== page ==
Saturday, May 2, 2009

San Francisco Mayor Gavin Newsom rides the big wave

I'm cross posting "San Francisco Mayor Gavin Newsom rides the big wave," (hot linked to headline above), to Colored Oponions because:

1) Wave energy is quite likely to become an issue in the Netherlands, where Colored Opinions makes his/its home, and,

2) San Francisco Mayor Gavin Newsom, who is now running to replace Arnold Schwarzenegger as California's Governor Greenwash II, has unbounded political ambition, including visions of the post-Obama White House. And, he's not disqualified from running, as Arnold Schwarzenegger, California's Governor Greenwash I, is, by non-native birth.

3) Colored Opinions, the blog, is largely concerned with immigration, democracy, and, regionally, with Africa, and I've include this paragraph comparing big multinational corporate energy's colonization of the California Coast to its global, and more extreme, but still structurally similar colonization of Africa:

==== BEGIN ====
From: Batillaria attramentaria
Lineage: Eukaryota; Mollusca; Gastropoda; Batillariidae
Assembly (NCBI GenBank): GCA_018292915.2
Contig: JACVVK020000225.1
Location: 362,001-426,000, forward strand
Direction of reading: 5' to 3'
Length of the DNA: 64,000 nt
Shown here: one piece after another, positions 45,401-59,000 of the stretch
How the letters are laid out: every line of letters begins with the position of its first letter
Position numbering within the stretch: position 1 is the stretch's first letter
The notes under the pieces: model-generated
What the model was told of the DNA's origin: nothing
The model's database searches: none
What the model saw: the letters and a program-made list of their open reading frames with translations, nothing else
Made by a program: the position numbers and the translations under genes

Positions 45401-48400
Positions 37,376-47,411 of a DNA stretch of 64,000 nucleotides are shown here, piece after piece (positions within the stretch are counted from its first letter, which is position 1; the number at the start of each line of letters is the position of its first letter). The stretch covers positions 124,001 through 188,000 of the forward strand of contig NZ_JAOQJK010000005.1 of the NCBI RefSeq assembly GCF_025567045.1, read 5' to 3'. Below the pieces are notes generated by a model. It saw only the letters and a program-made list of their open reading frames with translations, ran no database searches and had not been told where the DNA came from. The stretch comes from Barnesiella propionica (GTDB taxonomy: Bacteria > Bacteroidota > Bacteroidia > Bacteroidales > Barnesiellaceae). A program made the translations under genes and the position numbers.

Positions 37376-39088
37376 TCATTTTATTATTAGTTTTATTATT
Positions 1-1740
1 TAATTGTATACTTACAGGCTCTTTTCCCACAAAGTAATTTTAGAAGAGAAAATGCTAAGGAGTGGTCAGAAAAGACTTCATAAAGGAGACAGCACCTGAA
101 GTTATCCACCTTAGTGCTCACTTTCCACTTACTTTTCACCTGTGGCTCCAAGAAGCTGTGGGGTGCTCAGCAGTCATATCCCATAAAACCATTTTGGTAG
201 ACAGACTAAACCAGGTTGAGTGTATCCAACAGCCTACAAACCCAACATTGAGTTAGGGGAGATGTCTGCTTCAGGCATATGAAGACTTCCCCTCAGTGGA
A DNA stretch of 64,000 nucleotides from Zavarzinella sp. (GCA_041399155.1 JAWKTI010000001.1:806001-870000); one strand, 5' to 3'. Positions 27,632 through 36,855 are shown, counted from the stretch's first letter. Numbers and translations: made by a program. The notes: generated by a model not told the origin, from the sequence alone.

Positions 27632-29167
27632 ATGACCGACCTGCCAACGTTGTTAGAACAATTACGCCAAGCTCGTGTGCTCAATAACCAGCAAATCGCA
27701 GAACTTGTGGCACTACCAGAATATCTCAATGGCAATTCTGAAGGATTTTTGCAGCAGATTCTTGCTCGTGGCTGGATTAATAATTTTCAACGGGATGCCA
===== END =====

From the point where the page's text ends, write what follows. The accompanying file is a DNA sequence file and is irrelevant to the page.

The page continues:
"WaveConnect would generate far more electricity than the 86,221 residents of Mendocino and 129,000 residents of Humboldt County could purchase or use. Most of the power would be purchased instead, by rate payers in power hungry, population dense, and, relatively rich, cities on the Southwest Regional Power Grid.

California's Mendocino and Humboldt Counties would thus become resource ransacked, environmentally assaulted, internal colonies, generating power for distant cities, and, profit for Pacific Gas & Electric (PG&E). Their role, within the domestic energy economy, would be similar to that of de facto colonies in Africa, which are, on a global, and, far more devastating scale, resource ransacked and environmentally assaulted.

Big energy most often colonizes Africa for fossil fuels and uranium, to generate power in the imperial nations, and profit for multinational energy corporations, including PG&E.

In 2003, PG&E generated a list of African nations as sources for new natural gas imports to the U.S., although, even two years, later, in 2005, only 20% of Angolans had electricity."

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